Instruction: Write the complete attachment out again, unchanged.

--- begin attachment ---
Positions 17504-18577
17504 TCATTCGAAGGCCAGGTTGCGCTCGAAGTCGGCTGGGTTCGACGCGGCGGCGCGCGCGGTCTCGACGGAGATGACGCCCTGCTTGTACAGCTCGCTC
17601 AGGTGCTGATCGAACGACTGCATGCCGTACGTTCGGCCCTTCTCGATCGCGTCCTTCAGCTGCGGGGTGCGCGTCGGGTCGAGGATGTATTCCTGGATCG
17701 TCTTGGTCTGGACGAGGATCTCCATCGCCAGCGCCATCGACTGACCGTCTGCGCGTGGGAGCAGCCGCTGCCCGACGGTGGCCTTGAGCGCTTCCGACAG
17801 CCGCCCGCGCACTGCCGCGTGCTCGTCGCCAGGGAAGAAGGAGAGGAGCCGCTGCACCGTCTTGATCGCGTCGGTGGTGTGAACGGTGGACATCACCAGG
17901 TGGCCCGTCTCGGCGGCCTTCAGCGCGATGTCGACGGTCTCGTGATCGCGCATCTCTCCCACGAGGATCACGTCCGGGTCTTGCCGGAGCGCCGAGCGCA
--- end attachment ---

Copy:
Positions 17504-18577
17504 TCATTCGAAGGCCAGGTTGCGCTCGAAGTCGGCTGGGTTCGACGCGGCGGCGCGCGCGGTCTCGACGGAGATGACGCCCTGCTTGTACAGCTCGCTC
17601 AGGTGCTGATCGAACGACTGCATGCCGTACGTTCGGCCCTTCTCGATCGCGTCCTTCAGCTGCGGGGTGCGCGTCGGGTCGAGGATGTATTCCTGGATCG
17701 TCTTGGTCTGGACGAGGATCTCCATCGCCAGCGCCATCGACTGACCGTCTGCGCGTGGGAGCAGCCGCTGCCCGACGGTGGCCTTGAGCGCTTCCGACAG
17801 CCGCCCGCGCACTGCCGCGTGCTCGTCGCCAGGGAAGAAGGAGAGGAGCCGCTGCACCGTCTTGATCGCGTCGGTGGTGTGAACGGTGGACATCACCAGG
17901 TGGCCCGTCTCGGCGGCCTTCAGCGCGATGTCGACGGTCTCGTGATCGCGCATCTCTCCCACGAGGATCACGTCCGGGTCTTGCCGGAGCGCCGAGCGCA